It’s early days for Google Glass. Google has this year been shipping limited quantities of the US $1500 Explorer version, intended for developers and extreme early adopters. But it hasn’t yet announced a release date or price for the consumer version (though it seems like all the cool geeks in Silicon Valley already own the gadget).
So it’s only the very bravest of companies that have started unveiling their Google Glass apps to the world. Three firms demonstrated apps at DemoFall 2013, held last week in Santa Clara, Calif. I’ll give all three credit for being out there on the bleeding edge. But I thought only one had an app that makes any kind of sense.
Pristine Eyesight, from Pristine in Austin, Texas, got it right. Pristine's Google Glass application is for use in hospitals: doctors and other health care professionals wear the glasses to securely stream video to remote experts. The experts might be in a different room in the same hospital but tied up with an important task, or they might be across the world. A surgeon in the thick of surgery, for example, could be consulting with another surgeon. For the surgeon wearing Google Glass, the device is just a camera; the application doesn’t risk distracting him with text in his field of vision because any guidance comes through audio. For the consulting doctor on the other end, being able to see what the active surgeon sees would be a huge help. The company also expects nurses wearing Google Glass to be able to more effectively and quickly consult with doctors. The app for nurses will let them see text when reviewing a checklist, for example. Company founder Kyle Samani says he expects that the system will eventually be used extensively for surgical training; either students could closely observe a surgery from a doctor’s perspective, or a doctor could better coach a student by seeing exactly what the student is seeing.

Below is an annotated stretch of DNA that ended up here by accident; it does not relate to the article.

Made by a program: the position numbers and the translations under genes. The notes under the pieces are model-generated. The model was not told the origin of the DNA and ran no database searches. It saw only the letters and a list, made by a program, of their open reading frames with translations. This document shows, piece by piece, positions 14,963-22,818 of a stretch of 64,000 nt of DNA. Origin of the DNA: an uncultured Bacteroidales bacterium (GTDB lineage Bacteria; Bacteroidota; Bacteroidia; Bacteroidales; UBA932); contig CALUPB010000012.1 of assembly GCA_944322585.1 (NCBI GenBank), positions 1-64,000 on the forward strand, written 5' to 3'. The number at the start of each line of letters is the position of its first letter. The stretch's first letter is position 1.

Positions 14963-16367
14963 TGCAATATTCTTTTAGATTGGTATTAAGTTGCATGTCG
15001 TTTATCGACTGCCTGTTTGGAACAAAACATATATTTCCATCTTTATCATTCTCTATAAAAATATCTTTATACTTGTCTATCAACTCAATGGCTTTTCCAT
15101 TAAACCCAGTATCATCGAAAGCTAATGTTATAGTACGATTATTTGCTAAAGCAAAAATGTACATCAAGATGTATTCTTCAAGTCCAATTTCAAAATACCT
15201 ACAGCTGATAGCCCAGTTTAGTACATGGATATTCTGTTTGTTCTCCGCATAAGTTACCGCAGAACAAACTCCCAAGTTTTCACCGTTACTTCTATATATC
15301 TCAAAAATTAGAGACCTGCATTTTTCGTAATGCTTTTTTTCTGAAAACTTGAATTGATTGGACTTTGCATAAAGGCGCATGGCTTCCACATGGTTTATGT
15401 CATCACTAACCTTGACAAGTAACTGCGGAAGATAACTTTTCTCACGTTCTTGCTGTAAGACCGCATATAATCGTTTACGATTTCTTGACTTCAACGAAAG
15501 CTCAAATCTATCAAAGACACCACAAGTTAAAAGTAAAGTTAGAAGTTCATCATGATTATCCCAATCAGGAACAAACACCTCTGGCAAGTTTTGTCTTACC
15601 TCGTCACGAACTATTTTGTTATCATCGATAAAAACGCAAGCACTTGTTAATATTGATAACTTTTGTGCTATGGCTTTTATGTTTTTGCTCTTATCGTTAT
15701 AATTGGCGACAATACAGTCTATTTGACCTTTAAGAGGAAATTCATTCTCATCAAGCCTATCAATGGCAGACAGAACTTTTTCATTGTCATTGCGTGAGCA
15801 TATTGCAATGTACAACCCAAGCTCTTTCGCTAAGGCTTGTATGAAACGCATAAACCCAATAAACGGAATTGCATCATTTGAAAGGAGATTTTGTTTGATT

Pristine is currently testing its system at the University of California, Irvine’s Medical Center, where it is being used in operating rooms and in the emergency room. The company says it has other pilots lined up at the Mayo Clinic, Cleveland Clinic, CORE Institute, and Banner Health. Pristine expects to price its system on a subscription basis, per outfitted operating room or per bed. Right now, it’s estimating $7500 per month per operating room. Pristine says it will be ready to roll out as soon as Google Glass starts shipping in quantities.
Red Bottle Design from West Henrietta, N.Y., also launched a Google Glass app at DemoFall last week, but that one had me scratching my head. Red Bottle’s GlassPay app is intended for in-store shopping. Red Bottle envisions a customer walking around a store and upon seeing an item he or she wants to purchase, telling the Glasses to buy it. The idea is that you don’t actually have to pick merchandise up off the shelf. The company thinks this would be particularly useful at stores like Ikea, where furniture is on display, but not actually available until you pass through a warehouse area. At the end of your shopping trip, you tell Google Glass to pay, and Google Glass completes the transaction in Bitcoins. (In fact, the system ONLY displays prices in Bitcoins. If, like most of us, you tend to think in your national currency, this does complicate your shopping experience.) Then you go have a cup of coffee or something, and come back half an hour later to pick up your order.
At the beginning of the presentation, I figured I was just seeing an overenthusiastic Google Glass owner who was so enamored with his glasses that he didn’t quite get that even if Ikea would be willing to have its staff run around and fill orders, the app he envisioned would be much happier living in a smartphone than in Google Glass. But when founder Guy Paddock got to the Bitcoin part of his presentation, it started to seem to me that he was just trying to glam up an old idea (the app is already available for Android) and really doesn’t much care about Google Glass or Bitcoin.
Another company developing for Google Glass, Pro Populi, describes its People+ application as LinkedIn meets Wikipedia. People+ lets you follow people or companies, and, when you are about to walk up to someone you perhaps haven’t seen in a while or don’t know that well, you can quickly review a profile (that focuses on business information, not what they had for breakfast, says company founder Peter Berger), and catch up on recent news about the person or company. Pro Populi is making its app available for smartphones and Google Glass, but Berger says its real focus right now is building its database. At least Pro Populi has the good sense to know that its Google Glass version isn’t going to set the world on fire.
Photo: The Pristine Eyesight app for Google Glass would let surgeons consult with experts outside of the operating room. Credit: The Demo Conference
Tekla S. Perry is a senior editor at IEEE Spectrum. Based in Palo Alto, Calif., she's been covering the people, companies, and technology that make Silicon Valley a special place for more than 40 years. An IEEE member, she holds a bachelor's degree in journalism from Michigan State University.